Bush edges toward Europe on Iran nuclear crisis
Updated: 2005-03-04 08:45
US President Bush on Thursday edged toward backing Europe's offer of
incentives to Iran to abandon nuclear weapons, but diplomats said Tehran was
building a research reactor that could eventually produce enough plutonium for
one bomb a year.
A shift toward the European position would represent an important change in
U.S. strategy toward Iran, an enemy Bush has been unwilling to reward for what
he sees as its bad behavior over the nuclear issue.
"We want to
help make sure the process goes forward and we're looking at ways to help move
the process forward. The guilty party is Iran," Bush told reporters.
President George W. Bush was leaning on March
3, 2005 toward backing Europe in offering incentives to Iran to persuade
it to give up nuclear ambitions, U.S. officials said, in a significant
shift in strategy toward an arch enemy. Bush is seen at an event in
Arnold, Maryland March 2. [Reuters]
With U.S.-European talks close to agreement, Bush discussed Iran with
Secretary of State Condoleezza Rice, who met on Tuesday in London with foreign
ministers of the three European nations negotiating with Iran -- Britain, France
Diplomats said they learned from satellite photos that Iran had begun work on
a research reactor.
"Iran has laid the foundations for the research reactor at Arak," said a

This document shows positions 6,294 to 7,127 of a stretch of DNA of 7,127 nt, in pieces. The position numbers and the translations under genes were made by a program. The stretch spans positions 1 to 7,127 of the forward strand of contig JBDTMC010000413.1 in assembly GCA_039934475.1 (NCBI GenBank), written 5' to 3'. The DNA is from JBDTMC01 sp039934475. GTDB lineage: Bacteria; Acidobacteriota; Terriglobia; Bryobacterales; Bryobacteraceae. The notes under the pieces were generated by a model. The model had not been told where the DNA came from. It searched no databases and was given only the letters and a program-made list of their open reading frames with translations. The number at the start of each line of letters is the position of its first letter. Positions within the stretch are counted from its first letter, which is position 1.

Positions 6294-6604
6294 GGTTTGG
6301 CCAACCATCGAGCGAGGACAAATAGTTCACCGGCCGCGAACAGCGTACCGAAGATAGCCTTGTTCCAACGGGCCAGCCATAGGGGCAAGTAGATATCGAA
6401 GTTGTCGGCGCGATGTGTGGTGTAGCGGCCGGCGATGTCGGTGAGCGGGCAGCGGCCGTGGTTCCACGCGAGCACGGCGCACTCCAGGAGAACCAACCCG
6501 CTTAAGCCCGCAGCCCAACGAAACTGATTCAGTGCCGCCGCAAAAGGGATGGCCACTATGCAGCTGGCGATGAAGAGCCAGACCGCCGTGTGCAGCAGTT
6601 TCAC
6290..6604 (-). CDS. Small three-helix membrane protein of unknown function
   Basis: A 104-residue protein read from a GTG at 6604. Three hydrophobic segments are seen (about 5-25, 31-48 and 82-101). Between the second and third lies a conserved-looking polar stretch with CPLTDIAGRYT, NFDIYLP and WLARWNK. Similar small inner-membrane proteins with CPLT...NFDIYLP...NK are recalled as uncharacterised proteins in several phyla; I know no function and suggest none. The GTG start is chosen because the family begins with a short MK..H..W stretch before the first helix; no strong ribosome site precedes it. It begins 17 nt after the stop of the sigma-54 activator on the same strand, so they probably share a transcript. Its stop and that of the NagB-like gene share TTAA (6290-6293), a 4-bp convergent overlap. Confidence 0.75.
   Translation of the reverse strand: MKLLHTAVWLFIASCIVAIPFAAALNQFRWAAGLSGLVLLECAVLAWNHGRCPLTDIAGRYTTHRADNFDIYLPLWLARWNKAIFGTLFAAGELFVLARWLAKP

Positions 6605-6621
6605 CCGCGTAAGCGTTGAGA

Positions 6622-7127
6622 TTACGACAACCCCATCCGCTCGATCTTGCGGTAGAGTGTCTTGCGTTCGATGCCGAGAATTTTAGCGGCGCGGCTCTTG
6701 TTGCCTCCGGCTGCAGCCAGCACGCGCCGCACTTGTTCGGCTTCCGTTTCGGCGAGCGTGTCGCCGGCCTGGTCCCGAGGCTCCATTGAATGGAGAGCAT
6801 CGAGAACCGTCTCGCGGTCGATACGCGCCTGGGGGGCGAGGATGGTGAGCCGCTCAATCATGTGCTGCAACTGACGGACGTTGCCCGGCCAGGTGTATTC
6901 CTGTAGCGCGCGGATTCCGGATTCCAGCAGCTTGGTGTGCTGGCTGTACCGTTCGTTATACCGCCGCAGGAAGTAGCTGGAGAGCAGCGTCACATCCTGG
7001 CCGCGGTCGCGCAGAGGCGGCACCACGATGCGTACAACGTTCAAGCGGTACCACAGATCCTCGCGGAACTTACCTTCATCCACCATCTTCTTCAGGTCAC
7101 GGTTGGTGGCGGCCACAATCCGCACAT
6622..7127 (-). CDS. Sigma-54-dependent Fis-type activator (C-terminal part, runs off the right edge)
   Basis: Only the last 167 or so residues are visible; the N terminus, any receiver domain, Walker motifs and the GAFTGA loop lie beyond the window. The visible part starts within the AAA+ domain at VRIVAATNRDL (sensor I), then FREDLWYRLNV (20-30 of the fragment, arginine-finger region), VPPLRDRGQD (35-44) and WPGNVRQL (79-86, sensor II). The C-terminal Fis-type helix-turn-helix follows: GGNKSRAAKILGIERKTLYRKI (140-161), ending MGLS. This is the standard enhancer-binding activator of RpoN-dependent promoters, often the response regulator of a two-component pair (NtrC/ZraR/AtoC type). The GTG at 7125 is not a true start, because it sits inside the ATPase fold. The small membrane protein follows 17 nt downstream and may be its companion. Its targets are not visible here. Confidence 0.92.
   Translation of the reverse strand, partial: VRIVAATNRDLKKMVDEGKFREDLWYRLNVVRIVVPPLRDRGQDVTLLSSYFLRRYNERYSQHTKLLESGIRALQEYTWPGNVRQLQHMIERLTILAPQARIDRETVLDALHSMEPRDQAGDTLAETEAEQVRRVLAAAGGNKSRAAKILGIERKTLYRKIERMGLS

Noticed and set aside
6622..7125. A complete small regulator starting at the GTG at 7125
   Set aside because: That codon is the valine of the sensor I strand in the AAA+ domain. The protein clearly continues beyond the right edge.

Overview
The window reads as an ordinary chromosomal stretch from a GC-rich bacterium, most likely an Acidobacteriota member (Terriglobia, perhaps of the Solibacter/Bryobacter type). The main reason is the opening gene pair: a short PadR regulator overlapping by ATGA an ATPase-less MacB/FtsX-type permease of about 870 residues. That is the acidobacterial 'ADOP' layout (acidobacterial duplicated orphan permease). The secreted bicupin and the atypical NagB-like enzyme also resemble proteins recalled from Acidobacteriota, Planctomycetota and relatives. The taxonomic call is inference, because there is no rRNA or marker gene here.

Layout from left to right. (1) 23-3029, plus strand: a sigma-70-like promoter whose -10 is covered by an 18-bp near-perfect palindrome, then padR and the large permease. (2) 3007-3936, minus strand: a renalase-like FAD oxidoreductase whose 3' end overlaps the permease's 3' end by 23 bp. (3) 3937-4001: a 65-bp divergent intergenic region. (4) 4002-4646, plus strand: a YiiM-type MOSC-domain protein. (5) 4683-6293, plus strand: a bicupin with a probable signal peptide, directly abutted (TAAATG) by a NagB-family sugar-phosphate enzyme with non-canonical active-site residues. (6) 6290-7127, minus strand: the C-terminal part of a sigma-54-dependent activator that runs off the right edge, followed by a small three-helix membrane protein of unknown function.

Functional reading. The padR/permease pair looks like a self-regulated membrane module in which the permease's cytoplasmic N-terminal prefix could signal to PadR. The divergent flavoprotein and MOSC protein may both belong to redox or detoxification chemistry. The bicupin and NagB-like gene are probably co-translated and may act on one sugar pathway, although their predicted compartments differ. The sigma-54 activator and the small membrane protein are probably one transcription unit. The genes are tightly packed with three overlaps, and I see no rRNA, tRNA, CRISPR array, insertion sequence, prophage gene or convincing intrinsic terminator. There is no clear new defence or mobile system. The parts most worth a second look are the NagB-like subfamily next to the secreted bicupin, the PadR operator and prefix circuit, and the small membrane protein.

Western diplomat close to the U.N. International Atomic Energy Agency in Vienna.
In September, the IAEA board of governors called on Iran to reconsider its
decision to start building a reactor of a type that can be used to produce
Iran also wants to test parts for machines for nuclear work, diplomats said,
which showed that its freeze on activity which could produce atomic weapons
would only be short-lived.
The Western diplomats said Iran had made this request despite European Union
demands that it stop activities linked to uranium enrichment.
U.S. officials said under the new joint strategy toward Iran, the United
States would not block Tehran from joining the World Trade Organization, and
would not prevent European allies from selling Iran civilian aircraft parts.
In turn, the United States would insist that Iran abandon uranium enrichment,
something it has refused to do.
Bush may also slightly ease U.S. sanctions law to permit American
non-governmental groups to operate in Iran, said congressional and diplomatic
Some U.S. officials believe offering incentives will strengthen the
international community's hand by providing a united front for punitive
measures, such as U.N. sanctions, if the incentives do not work.
Rice said the negotiations would show whether Iran was ready to end
suspicions that it is pursuing a nuclear bomb.
"We believe that the EU negotiations are leading in the right direction
because what they are doing is they are confronting Iran with a choice about
whether it is prepared to give the international community the kind of
confidence it needs about Iranian activities," she said.
Bush said Washington was working with its European allies to ensure that "the
negotiating strategy achieves the objective of pointing out where guilt needs to
be as well as achieving the objective of no nuclear weapon."
An announcement of the president's strategy could come this week, U.S.